Torture is (not) culture: An overview of Spanish popular festivities that include animal abuse.

Jaime Rubio Alfaro

Since the Middle Ages, in Spain there have been many popular celebrations held to mark the Day of the Virgin, of some saint or some other patron. Some of them are very known as la Tomatina and Las Fallas which don’t include any animal mistreatment, and some of them do, as the also internationally known, San Fermines.

Tortura no es culturaHowever, the Feast of San Fermin is included in a much broad concept of celebration called encierro (bull’s confination), which is widely celebrated all around the country in almost all the villages of Spain. While in the encierro there is not any physical harm to the bulls, later those bulls can be used in the corridas (Bullfighting event) of that village or, as some of the bravest (and most dangerous) bulls, can be used in other encierros of other villages, where the owners can be paid up to $20,000 per appearance.  Nevertheless, there are many Spanish festivities that include animal abuse and are not so known to people outside of Spain. And many of them are much more harrowing to animals, such as El Toro de la Vega.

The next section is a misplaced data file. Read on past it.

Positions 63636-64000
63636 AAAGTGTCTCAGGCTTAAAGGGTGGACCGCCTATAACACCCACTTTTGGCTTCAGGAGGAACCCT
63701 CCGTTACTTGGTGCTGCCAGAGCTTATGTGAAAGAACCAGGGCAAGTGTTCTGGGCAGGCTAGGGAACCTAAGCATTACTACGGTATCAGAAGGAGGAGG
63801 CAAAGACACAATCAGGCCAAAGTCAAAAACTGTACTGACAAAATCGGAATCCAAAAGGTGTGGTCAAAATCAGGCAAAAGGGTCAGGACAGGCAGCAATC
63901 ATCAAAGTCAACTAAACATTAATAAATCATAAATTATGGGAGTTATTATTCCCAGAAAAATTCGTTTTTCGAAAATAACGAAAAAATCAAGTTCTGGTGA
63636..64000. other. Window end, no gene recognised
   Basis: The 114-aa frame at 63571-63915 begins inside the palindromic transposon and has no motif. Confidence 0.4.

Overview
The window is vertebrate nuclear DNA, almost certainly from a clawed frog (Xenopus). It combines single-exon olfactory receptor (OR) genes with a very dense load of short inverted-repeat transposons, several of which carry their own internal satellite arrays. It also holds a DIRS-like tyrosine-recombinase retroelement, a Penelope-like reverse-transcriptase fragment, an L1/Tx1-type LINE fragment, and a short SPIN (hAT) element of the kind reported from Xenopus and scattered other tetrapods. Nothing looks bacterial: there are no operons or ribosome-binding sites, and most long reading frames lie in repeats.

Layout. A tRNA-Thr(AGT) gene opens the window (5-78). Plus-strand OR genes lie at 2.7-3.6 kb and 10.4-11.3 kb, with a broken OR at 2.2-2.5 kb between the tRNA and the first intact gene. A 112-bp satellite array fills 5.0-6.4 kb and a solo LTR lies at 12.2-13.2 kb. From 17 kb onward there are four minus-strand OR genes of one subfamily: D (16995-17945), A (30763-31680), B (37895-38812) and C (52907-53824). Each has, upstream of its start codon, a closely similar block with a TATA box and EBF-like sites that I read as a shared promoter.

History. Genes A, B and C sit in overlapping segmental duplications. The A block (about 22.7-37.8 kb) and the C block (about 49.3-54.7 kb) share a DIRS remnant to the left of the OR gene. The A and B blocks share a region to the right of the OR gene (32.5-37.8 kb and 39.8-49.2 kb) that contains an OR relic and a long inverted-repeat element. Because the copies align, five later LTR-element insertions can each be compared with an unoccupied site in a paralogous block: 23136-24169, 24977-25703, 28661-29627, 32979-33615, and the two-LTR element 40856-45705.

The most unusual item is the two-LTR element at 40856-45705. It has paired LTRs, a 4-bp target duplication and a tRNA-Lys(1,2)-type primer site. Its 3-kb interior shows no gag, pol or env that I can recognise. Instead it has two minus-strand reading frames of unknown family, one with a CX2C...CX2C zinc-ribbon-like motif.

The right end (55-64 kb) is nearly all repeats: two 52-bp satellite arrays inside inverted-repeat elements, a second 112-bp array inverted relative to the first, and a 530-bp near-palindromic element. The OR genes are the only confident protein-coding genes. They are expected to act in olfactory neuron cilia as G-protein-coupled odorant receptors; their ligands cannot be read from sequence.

So the purpose of this post is to explain why are socially and legally permitted such festivities in Spain.

First of all, it is important to understand that many of these festivals have been held for hundreds of years, so for people that Continue reading